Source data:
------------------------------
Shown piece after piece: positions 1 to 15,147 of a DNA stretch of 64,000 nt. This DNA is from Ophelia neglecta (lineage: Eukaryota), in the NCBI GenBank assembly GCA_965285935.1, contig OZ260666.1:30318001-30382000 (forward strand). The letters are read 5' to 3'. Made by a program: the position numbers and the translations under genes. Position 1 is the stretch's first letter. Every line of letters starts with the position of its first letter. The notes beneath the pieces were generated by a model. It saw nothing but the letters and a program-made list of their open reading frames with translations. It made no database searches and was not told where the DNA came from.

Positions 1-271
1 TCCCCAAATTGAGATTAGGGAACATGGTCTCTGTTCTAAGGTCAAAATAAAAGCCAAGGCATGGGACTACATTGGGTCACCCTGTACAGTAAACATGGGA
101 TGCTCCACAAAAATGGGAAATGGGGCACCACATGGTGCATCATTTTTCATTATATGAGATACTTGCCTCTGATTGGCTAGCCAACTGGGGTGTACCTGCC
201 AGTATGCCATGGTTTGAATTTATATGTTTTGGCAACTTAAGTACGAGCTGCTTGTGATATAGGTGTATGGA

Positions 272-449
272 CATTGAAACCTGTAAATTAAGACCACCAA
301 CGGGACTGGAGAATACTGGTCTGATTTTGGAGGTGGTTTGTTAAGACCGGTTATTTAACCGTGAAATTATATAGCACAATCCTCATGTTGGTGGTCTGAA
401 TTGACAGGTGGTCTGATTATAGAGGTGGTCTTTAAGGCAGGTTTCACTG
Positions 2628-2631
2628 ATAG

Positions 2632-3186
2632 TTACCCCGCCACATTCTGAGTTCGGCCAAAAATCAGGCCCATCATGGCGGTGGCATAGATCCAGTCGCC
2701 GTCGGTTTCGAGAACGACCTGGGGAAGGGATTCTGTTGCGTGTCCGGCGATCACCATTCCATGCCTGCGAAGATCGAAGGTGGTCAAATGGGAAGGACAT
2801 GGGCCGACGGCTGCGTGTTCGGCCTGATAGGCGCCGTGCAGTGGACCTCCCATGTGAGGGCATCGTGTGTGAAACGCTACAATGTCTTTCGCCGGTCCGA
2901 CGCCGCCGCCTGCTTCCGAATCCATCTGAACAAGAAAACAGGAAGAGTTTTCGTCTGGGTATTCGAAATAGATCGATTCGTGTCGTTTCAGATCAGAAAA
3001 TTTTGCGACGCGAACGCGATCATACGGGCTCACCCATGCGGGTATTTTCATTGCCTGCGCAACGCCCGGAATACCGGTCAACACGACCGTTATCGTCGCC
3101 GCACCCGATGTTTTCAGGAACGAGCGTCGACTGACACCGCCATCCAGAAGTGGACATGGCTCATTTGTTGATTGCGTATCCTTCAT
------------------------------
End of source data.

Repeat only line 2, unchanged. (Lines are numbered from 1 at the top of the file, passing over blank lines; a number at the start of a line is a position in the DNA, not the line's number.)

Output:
Positions 1-271